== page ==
Know about the Chhatri or mausoleum of Rani Hada at Agra.

Chhatri Rani Hada

Opposite the Bagh-i-Gul Afshan on the right side of River Yamuna, Chhatri (Mausoleum) or Samadhi of Hada Rani was built in her memory by her brother-in-law Raja Jaswant Singh sometime between 1644-58 AD. It is said that Hada Rani who was the wife of Rao Amar Singh Rathor and the princess of Bundi committed Sati (burnt herself alive on the funeral pyre of her husband) according to the local traditions. Raja Jaswant Singh was the younger brother of the Rao. It is for this reason that this place is also known as 'Sati ka Chabutra'. This act of offering her body to fire with her husband was considered to be the holiest and purest form of love for a married woman and thus, married women offer traditional bridal articles such as bangles and vermilion powder to the stone placed in the central pavilion to get her blessings for happy and blissful marital life.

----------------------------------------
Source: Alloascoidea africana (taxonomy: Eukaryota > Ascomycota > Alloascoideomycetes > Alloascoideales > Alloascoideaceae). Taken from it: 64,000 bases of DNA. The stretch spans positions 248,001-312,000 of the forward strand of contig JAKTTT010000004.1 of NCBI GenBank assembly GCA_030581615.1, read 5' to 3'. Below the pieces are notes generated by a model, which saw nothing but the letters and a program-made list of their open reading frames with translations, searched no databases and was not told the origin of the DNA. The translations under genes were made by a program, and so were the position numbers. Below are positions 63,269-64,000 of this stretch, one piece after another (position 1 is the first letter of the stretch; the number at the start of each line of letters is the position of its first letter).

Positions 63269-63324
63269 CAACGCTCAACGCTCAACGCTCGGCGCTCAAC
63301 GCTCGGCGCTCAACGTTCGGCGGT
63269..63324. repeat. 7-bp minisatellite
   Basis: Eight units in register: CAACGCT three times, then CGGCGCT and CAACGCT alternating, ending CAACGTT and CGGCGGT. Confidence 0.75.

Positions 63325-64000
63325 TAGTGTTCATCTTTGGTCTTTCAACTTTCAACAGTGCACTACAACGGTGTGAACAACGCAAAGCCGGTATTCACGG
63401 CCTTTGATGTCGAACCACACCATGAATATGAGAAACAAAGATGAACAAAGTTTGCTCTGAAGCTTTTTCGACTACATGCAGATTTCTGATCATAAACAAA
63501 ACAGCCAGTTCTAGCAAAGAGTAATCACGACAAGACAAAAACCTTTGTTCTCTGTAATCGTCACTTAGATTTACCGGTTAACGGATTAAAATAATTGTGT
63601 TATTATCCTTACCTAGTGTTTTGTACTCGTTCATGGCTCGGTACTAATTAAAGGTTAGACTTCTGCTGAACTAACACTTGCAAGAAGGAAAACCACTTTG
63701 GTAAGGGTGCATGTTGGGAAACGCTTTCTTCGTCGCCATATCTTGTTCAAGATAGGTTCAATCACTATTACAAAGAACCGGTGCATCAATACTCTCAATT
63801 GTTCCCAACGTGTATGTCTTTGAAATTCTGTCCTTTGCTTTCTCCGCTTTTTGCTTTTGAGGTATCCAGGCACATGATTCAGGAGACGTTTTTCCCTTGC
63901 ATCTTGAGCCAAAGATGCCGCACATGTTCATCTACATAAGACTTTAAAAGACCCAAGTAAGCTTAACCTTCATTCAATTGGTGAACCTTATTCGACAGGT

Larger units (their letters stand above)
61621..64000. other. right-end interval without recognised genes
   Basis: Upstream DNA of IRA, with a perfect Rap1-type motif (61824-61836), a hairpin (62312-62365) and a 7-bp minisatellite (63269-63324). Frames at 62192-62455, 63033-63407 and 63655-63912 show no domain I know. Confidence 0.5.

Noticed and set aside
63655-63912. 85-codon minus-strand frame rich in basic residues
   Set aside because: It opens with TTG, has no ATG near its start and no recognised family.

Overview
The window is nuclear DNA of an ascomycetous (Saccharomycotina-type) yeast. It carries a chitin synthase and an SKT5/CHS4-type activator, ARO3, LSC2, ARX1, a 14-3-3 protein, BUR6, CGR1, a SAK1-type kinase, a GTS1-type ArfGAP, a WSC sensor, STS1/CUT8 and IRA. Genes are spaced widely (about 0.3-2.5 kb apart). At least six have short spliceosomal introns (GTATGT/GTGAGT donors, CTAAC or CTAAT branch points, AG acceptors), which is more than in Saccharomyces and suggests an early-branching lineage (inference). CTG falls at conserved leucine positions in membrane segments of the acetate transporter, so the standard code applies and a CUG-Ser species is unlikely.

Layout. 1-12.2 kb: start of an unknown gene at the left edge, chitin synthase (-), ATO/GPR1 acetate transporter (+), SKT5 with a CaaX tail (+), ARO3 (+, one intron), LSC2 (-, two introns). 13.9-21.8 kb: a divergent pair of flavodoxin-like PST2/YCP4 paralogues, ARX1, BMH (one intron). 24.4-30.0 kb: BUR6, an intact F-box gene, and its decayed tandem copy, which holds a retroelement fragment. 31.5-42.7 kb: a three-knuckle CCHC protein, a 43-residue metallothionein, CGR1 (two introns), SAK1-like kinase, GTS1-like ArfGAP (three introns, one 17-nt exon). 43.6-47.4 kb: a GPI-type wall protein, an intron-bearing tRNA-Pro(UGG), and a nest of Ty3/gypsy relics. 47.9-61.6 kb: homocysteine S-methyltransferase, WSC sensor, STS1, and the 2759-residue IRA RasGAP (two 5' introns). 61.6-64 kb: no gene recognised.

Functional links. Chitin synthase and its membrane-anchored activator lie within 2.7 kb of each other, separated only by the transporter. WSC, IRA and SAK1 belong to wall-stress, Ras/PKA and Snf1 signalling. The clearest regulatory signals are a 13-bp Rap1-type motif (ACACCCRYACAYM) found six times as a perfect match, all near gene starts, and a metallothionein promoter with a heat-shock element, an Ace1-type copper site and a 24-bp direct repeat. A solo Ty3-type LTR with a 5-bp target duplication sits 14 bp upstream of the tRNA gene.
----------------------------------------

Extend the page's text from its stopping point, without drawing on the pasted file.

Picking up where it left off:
The surrounding wall is now in a dilapidated condition. However the monumental screen on the eastern side facing the river has survived. Originally this side has three entrances with staircases descending into the water, a series of arched openings with 'jalis' and two octagonal towers crowned by 'chhatris' that as projecting 'chhajjas' supported on brackets. The inverted lotus crowned the main dome. The main chhatri or burial site of the queen is set in the centre of a garden on a raised platform. The pavilion is rectangular in shape like a baradari with three openings on each side that are closed by delicately carved jalies and entrance through an opening in the eastern side. Twelve jalie panels are used on the longer sides of the rectangle while the shorter sides have only seven panels sporting carved geometrical designs.